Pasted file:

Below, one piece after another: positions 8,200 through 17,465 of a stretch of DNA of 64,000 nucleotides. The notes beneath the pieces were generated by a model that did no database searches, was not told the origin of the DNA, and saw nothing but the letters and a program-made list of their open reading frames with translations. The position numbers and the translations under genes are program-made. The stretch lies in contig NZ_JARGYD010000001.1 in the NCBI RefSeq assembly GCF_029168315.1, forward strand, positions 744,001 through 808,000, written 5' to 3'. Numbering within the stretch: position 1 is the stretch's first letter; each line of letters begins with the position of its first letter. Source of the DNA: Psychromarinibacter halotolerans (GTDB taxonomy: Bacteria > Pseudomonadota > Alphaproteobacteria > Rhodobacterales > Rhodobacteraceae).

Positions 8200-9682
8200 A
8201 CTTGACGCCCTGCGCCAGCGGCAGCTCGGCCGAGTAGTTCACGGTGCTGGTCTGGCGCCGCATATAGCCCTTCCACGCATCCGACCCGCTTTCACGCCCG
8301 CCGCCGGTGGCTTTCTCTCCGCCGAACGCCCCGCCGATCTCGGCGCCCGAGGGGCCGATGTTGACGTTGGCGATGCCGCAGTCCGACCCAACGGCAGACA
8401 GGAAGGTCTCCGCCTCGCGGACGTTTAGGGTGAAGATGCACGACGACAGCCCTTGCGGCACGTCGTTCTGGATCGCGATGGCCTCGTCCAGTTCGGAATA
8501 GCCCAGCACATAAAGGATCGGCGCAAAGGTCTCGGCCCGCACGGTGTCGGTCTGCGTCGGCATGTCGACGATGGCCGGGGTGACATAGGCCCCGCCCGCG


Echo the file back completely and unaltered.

Below, one piece after another: positions 8,200 through 17,465 of a stretch of DNA of 64,000 nucleotides. The notes beneath the pieces were generated by a model that did no database searches, was not told the origin of the DNA, and saw nothing but the letters and a program-made list of their open reading frames with translations. The position numbers and the translations under genes are program-made. The stretch lies in contig NZ_JARGYD010000001.1 in the NCBI RefSeq assembly GCF_029168315.1, forward strand, positions 744,001 through 808,000, written 5' to 3'. Numbering within the stretch: position 1 is the stretch's first letter; each line of letters begins with the position of its first letter. Source of the DNA: Psychromarinibacter halotolerans (GTDB taxonomy: Bacteria > Pseudomonadota > Alphaproteobacteria > Rhodobacterales > Rhodobacteraceae).

Positions 8200-9682
8200 A
8201 CTTGACGCCCTGCGCCAGCGGCAGCTCGGCCGAGTAGTTCACGGTGCTGGTCTGGCGCCGCATATAGCCCTTCCACGCATCCGACCCGCTTTCACGCCCG
8301 CCGCCGGTGGCTTTCTCTCCGCCGAACGCCCCGCCGATCTCGGCGCCCGAGGGGCCGATGTTGACGTTGGCGATGCCGCAGTCCGACCCAACGGCAGACA
8401 GGAAGGTCTCCGCCTCGCGGACGTTTAGGGTGAAGATGCACGACGACAGCCCTTGCGGCACGTCGTTCTGGATCGCGATGGCCTCGTCCAGTTCGGAATA
8501 GCCCAGCACATAAAGGATCGGCGCAAAGGTCTCGGCCCGCACGGTGTCGGTCTGCGTCGGCATGTCGACGATGGCCGGGGTGACATAGGCCCCGCCCGCG